#MonthlyMyth: Tight communication reins = risk minimisation

Free monthly myth - communication around engagement projects and risk

Many organisations try to minimise risk by 'holding the reins tight' when it comes to communicating with their communities and stakeholders around engagement processes and major projects/decisions. 

This so-called 'risk averse' approach tends to include carefully constructing tightly worded (yet often very uninformative) key messages and strictly withholding any information deemed potentially inflammatory or uncomfortable - even when inextricably relevant to the issue at hand.

There's also approval processes applied to the release of any information, which can slow down communication activities - sometimes to a considerable extent - depending on how rigid or intricate these processes are. 

While organisations tend to feel comfortable with this well-worn approach, the promise of 'safety' through control is generally just an illusion.  

MYTH:

'Holding the reins tight' when it comes to communicating with your stakeholders/community around engagement processes, projects and decisions always minimises risk.   

IN REALITY

Unfortunately, as tempting as it might be to hold onto those reins, short term comfort when communicating can result in major issues down the track. 

There are certainly times when information isn't ready to release, there's nothing to announce yet or when there's legal or other important reasons that something simply can't be said. However, generally, an overly controlled approach tends to create risk not prevent it, potentially impacting on perceptions and reputation.

Some examples of potential risks and consequences include:

  • Perceptions that your organisation lacks transparency and is hiding information or having discussions behind closed doors, hurting trust and relationships.
  • Even though you eventually release the information anyway, you're so slow to get it out there that your organisation is perceived to be unresponsive and uninformative.
  • Audiences go elsewhere for information (sometimes to unreliable sources) or fill information gaps with rumour, uninformed guesses and misinterpretations,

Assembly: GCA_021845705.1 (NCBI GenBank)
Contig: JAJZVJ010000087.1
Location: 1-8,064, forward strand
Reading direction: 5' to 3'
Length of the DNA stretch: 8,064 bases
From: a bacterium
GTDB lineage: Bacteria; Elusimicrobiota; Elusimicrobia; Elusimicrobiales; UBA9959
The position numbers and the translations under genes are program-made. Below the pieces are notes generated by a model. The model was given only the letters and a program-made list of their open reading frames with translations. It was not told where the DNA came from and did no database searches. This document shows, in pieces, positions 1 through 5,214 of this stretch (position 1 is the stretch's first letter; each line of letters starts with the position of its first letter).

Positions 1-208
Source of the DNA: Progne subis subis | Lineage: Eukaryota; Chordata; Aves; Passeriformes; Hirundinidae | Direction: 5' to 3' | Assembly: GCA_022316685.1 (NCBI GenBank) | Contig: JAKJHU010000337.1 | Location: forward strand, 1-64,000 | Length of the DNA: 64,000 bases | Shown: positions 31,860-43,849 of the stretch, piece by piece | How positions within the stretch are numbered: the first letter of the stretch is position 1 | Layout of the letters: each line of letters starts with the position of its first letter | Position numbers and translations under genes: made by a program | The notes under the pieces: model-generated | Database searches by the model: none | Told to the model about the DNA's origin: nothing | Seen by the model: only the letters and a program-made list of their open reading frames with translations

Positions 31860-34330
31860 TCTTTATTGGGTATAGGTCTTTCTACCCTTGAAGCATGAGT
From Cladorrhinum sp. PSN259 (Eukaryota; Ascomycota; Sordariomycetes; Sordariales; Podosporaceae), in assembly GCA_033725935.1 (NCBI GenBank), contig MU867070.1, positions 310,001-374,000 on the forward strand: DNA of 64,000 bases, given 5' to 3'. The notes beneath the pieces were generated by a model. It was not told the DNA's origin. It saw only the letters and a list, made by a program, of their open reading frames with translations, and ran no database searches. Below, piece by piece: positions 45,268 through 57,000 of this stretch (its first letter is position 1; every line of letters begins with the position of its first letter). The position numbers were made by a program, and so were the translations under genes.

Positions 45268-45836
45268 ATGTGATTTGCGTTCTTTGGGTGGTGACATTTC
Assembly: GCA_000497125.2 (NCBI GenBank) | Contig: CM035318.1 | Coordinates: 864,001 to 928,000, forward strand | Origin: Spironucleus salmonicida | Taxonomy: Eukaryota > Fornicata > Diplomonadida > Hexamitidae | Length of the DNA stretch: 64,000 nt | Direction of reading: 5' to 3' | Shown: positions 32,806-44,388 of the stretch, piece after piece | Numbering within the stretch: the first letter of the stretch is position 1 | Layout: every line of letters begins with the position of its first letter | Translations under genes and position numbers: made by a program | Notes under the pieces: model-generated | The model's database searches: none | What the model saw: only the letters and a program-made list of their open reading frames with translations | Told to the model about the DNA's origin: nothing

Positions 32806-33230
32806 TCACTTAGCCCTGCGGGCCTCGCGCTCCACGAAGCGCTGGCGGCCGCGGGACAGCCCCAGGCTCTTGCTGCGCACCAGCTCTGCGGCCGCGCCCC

• Your communication efforts are reactive because you're so slow to get anything out, issues are moving faster than your processes and you can't get in front of anything.
  • You lose the opportunity to test ideas early and be on the front foot when it comes to measuring and responding to community needs, responses and feedback.
  • Audiences uncover information that has been withheld - which looks considerably worse than you offering it freely in the first place,
  • Uninformed stakeholders/community members that participate in your engagement processes (not surprisingly) put forward uninformed, low quality input, ideas and feedback.

10 examples of how you can address this issue:

  1. Undertake some change management internally and work with decision makers and leaders to ensure communication protocols and approval processes are as effective, adaptable and workable as possible before you even begin to engage externally.
  2. Before every project or process commences, identify and connect with your communications team.  They need to be ready to distribute proactive, regular, tailored communications and on hand to respond and adapt as issues and opportunities arise,
  3. Resource your projects properly when it comes to communications - not only do you need staff available to prepare and distribute content, those staff need to be fed information constantly.
  4. Be just a little braver and change the tone of communications when it comes to engagement processes.  Think a a little less about promotion/marketing and a little more about genuine partnership building and mutual understanding - relationships with your stakeholders/communities will be damaged by communication that makes them feel they are being sold something. 
  5. Pre-project commencement, invest in preparing, sourcing (and getting approval for the release of) relevant information that will help your stakeholders/communities to understand and have input into the decision at hand. Then turn that information into digestible, accessible content - upfront work can make a world of difference down the track.
  6. Be prepared to be flexible and responsive throughout your engagement process - don't assume the information you decided to put forward at the beginning is enough on its own.  You need to ensure you are tuning into what your stakeholders/communities are saying and what information they require throughout the life of the project. 
  7. Don't be scared to say 'there is nothing more to add' or to repeat prior messages if needed - stakeholders often need to know there's nothing to know, and you can't assume everyone has seen your one twitter post! 
  8. Develop an agreed, internal schedule of communication activities which encourages regular communication at every key phase (and all the bits in-between) rather than sporadic activities which leave the public wondering what's going on. 
  9. Question how important it really is that a piece of information is kept under wraps - have challenging internal discussions about the true (not perceived) risk of releasing AND not releasing certain information, and constantly test whether there's more that needs to be put on the table.
  10. Think long term gain not short term comfort!